The mirror mounted to the press is a cool little trick. Might have to try that.
  11. TEXAS

    TEXAS Member

    Some of yall are missing the point. I am not trying to brag, just wanting to start a disscution on how different people reload and what there thoughs are. Some are corse loaders like me and others are very piticulare as in weighing each carge, increasing power charge by 1/2 grain or even 1/10 grain at a time, starting low and working up with a mid range load, ect. Also I just might learn something.

    floydster - I enjoy reloading too. It's that I just can't leave well enough alone.

    hadrulaicman - 454's and 44's are easy on a Dillon 550, the 500 Linebaugh took a few press mods and Dillon helped me get the mix and match conversion parts (50AE powder drop/expander, 348 Win shell holder and locater buttons, ect) I lube my brass with homemade spray lube. I will get pic's for you.

    Lj1941 - I get 48 pounds of powder in 8 pound jugs along with 20K primes and it works out they run out at about the same time. I get them delivered without hasmat fees and the last shipment was $1028 if I remember correctly.

    MMSCRET - Early 454 brass used large primers and they can be found it you look for them but it's not worth the trouble. FA switched to small primers to have stronger brass and has steel inserts to convert large primer pockets to small. Oh yea don't forget the "almost" in my post. The CCI-350's are used in 10MM, 44Mag, 44Spl, 45ACP, 45Colt, and 500 Linebaugh.

    MMCSRET Well-Known Member

    Yes; I knew about the early 454 large primers, in fact I have seen a very early 454 case that was two 45 Colt cases brazed together and the head turned off one, same way Elgin Gates started with what later became the 357 Maximum. Dick Casull and the Baker family were developing the 454 in the same time period as Elgin Gates was working on his and they were only about 50 miles apart as the crow flies.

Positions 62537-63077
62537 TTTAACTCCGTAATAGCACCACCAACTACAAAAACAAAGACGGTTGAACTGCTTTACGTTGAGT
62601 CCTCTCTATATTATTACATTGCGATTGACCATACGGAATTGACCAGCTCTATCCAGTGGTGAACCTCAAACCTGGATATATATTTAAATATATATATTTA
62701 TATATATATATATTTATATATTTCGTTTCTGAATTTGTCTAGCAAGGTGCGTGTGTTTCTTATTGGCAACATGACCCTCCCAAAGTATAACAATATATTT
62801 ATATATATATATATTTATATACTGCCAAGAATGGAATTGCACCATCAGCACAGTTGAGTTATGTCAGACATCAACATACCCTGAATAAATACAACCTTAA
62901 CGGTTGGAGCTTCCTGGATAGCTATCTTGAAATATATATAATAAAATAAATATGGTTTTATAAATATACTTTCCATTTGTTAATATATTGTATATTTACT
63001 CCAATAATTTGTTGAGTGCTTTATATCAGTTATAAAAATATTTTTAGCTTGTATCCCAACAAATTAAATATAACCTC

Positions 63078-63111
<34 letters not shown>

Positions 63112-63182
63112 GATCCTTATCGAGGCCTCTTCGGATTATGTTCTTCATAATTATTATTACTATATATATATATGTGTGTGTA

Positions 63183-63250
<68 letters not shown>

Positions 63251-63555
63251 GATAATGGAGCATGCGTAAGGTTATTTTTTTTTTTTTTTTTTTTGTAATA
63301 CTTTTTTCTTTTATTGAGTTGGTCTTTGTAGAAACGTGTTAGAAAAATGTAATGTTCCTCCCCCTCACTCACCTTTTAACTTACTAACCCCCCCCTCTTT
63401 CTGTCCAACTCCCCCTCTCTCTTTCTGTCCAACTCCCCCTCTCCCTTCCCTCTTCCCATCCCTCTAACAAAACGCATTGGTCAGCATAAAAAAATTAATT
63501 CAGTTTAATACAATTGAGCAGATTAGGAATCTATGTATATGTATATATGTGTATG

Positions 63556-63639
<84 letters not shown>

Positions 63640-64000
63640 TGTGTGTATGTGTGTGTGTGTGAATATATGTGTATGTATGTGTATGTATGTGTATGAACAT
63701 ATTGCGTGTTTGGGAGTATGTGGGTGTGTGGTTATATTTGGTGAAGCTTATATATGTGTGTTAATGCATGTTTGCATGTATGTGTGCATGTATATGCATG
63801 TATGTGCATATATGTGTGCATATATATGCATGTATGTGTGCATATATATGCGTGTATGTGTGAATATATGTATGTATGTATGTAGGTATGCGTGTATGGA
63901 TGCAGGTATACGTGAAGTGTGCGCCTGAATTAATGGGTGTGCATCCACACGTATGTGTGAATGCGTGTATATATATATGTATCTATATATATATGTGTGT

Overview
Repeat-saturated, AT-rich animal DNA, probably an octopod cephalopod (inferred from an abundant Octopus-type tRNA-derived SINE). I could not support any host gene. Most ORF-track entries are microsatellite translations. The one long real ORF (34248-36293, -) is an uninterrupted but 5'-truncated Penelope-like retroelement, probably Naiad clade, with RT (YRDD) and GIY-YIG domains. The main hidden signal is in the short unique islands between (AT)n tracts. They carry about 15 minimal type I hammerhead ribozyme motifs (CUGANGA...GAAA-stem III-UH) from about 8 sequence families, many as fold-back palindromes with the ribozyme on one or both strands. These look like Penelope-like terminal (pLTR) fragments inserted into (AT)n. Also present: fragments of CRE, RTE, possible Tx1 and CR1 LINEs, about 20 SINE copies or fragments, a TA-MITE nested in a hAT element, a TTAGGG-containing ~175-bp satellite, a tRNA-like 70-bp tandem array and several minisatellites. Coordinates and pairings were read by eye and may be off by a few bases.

13. sniper1259

    sniper1259 Active Member

    YO TEXAS!; just a little note from one of the re-loaders in Tennessee that caught that bit about being a "coarse" loader. this info might just help a little.

    all kidding aside; please be careful when checking your powder loads and this might help all of us to stay out of the local surgeons office. its all about pressure and its physics. the US Mint uses pressure to help make coins the instantaneous pressures obtained in their presses can "pressure liquefy" the metal enough to allow it to flow into a coin die and make a very nice coin!
    we as loaders DO NOT want to go there!!! the difference between a handgun and a hand grenade is the amount of powder in it. this is common sense and you don't want to push the envelope here.

    we use pressure to push a bullet but we use it in a very controlled way
    to avoid too high pressures, you can tell if things are wrong if you just check the primers. i did a drawing with notes for this and please print it or email it to whoever you think can use it. it shows what to look for in the spent primers after you de-cap one. (get a magnifying glass if you need one) just look at it. it takes a 25 ton vertical press to make those little cups and they punch them out one at a time. goes to show you how much pressure is involved there and in the average gun. a .30-06 can use pressures up to 60,000 psi. thats 30 tons per square inch!! the .50BMG is even higher!!

    but handguns are NOT hand CANNONS. everyone on these threads and postings is a human and can make a mistake. the primer pressure test is based on physics that cannot change. it will read correctly for you always, but it is up to you to be critical of your loading methods and your ego. if you cannot check them at the door before you load, then you don't need to be doing it at all. please use this to help keep your head in one peice